Details

Accounting Research Journal, vol. 25 no. 3
Type: Research Article
ISSN: 1030-9616

Keywords

Article
Publication date: 23 November 2010

Adel Ahmed

The purpose of this paper is to initially contribute the literature linking the global financial crisis and the Islamic finance model which is competent of playing down…

30443

Abstract

Purpose

The purpose of this paper is to initially contribute the literature linking the global financial crisis and the Islamic finance model which is competent of playing down the severity and frequency of financial crises, by introducing the financial system based on sharing in the risk. It links credit expansion to the growth of the real economy by allowing credit primarily for the purchase of real goods and services which the seller owns and possesses, and the buyer wishes to take delivery. It also requires the creditor to bear the risk of default by prohibiting the sale of debt, thereby ensuring that he evaluates the risk more carefully. It is important for everyone's future that we study the current crisis in order to develop sustainable financial practices and in quest of a new business model based on sharing the profit and loss.

Design/methodology/approach

The divergence approach is used for exploring possibilities and constraints of inherited situations by applying critical thinking and analysis through the published literature in Islamic finance. This is to create new understandings of international finance and using new banking business model towards better design solutions for the current global financial crisis and preventing more collapse in the future.

Findings

A new business model for the banking system based on non‐interest‐based transactions but profit and loss sharing should be in practice at the financial system. The financial institutions should encourage business and trade activities that generate fair and legitimate profit. In Islamic finance, there is always a close link between financial flow and productivity. This intrinsic property of Islamic finance contributes towards insulating it from the potential risks resulting from excess leverage and speculative financial activities which are part of the root causes of the current financial crisis.

Research limitations/implications

This paper is based on published research papers but does not include empirical investigation.

Practical implications

The new business model based on Islamic finance principles will help in financing businesses by using alternative methods to the banking systems or as a different way to run our banking system. The Islamic finance system with proper checks and controls introduces greater discipline into the economy and links credit expansion to the growth of the real economy.

Originality/value

The paper sheds new light on the relationship between the Islamic finance model and a new business model for the financial institutions to be used in order to think through how to prevent future financial collapses and make capital markets work more effectively.

Details

International Journal of Islamic and Middle Eastern Finance and Management, vol. 3 no. 4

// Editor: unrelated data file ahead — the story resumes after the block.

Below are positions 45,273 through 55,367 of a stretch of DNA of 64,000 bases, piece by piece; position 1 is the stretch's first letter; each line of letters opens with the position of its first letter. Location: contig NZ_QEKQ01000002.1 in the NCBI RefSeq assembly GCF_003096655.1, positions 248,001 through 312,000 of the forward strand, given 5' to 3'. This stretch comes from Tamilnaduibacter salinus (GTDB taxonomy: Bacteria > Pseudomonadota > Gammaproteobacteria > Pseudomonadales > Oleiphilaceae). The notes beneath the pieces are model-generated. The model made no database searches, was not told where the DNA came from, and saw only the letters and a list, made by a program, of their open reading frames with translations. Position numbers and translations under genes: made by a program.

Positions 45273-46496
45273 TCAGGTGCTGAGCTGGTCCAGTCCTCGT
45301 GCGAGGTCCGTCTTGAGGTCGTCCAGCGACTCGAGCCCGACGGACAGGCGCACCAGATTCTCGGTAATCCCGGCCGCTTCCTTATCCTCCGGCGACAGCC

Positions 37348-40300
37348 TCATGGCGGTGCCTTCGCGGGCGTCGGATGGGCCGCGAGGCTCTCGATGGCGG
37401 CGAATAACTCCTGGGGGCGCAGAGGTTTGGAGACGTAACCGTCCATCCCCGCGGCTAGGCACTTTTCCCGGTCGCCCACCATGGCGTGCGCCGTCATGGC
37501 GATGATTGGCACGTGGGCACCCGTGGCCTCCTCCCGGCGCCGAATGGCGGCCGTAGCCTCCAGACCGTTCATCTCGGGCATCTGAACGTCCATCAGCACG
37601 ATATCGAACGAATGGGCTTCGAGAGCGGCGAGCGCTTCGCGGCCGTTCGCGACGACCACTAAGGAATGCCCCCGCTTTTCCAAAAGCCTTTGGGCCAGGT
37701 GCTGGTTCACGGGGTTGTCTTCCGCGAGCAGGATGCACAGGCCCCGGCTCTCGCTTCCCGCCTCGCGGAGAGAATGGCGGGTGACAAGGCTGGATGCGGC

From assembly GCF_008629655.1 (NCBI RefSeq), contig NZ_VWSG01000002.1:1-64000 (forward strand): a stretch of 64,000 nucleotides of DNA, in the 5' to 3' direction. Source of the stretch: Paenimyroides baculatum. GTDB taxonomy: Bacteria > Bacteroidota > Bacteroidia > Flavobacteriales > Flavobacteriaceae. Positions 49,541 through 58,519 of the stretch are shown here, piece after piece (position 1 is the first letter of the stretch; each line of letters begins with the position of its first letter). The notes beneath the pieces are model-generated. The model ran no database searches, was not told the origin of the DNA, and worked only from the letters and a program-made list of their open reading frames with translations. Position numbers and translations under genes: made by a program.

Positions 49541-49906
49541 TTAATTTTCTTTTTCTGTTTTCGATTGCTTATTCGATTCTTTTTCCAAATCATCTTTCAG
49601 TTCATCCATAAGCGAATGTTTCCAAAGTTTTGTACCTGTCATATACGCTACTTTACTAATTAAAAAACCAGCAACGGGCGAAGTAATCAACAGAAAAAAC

Type: Research Article
ISSN: 1753-8394

Keywords

Article
Publication date: 14 April 2014

Nada Lahrech, Abdelmounaim Lahrech and Youssef Boulaksil

The purpose of this paper is to assess whether Islamic banks are transparent regarding profit (and loss) sharing to investment account holders. Another objective is to…

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Abstract

Purpose

The purpose of this paper is to assess whether Islamic banks are transparent regarding profit (and loss) sharing to investment account holders. Another objective is to appraise whether Islamic banks' performance affects management incentives to distribute profit (and loss) to investment account holders.

Design/methodology/approach

To investigate the research issue, the authors conducted an empirical study. Data of 25 global operating Islamic banks have been collected and analyzed for the period 2006-2010. The authors also developed a mathematical model based on the generalized least-squares principle.

Findings

The research results showed that enhancing transparency will prevent Islamic banks from shadowing their profit allocation practices and place investment account holders in a better position to manage their invested funds. The study also showed that bettering Islamic banks’performance will induce them to manager profit-sharing investment account holders’ funds under bonafides.

Research limitations/implications

The main limitation is data availability. The maximum number of Islamic banks that disclose financial data covering the period of 2006-2010 limited the scope of the study to 25 banks.

Practical implications

The findings are very valuable for designing policies and standards as well as for the enforcement of these standards to improve transparency in Islamic banking.

Originality/value

The study outcome is vital to many parties involved in the Islamic banking field and can be taken as a strong foundation to make appropriate actions that would help grow and sustain Islamic banking development globally.

Details

International Journal of Islamic and Middle Eastern Finance and Management, vol. 7 no. 1
Type: Research Article
ISSN: 1753-8394

Keywords

Article
Publication date: 10 May 2013

Rifki Ismal

This paper attempts to construct Islamic gracious monetary instruments namely Qardh hassan, Waqf and Gift central bank certificates. The certificates do not only function…

Abstract

Purpose

This paper attempts to construct Islamic gracious monetary instruments namely Qardh hassan, Waqf and Gift central bank certificates. The certificates do not only function as monetary instruments per se, but also give economic and social benefit for the public such as the needy. However, the central bank and its counterparts still need to manage the funds professionally to produce profit, maintain the values of the funds and prevent business losses. As such, this theoretical study aims to offer alternative Islamic monetary instruments for the central bank to manage liquidity and especially to improve the welfare of the people.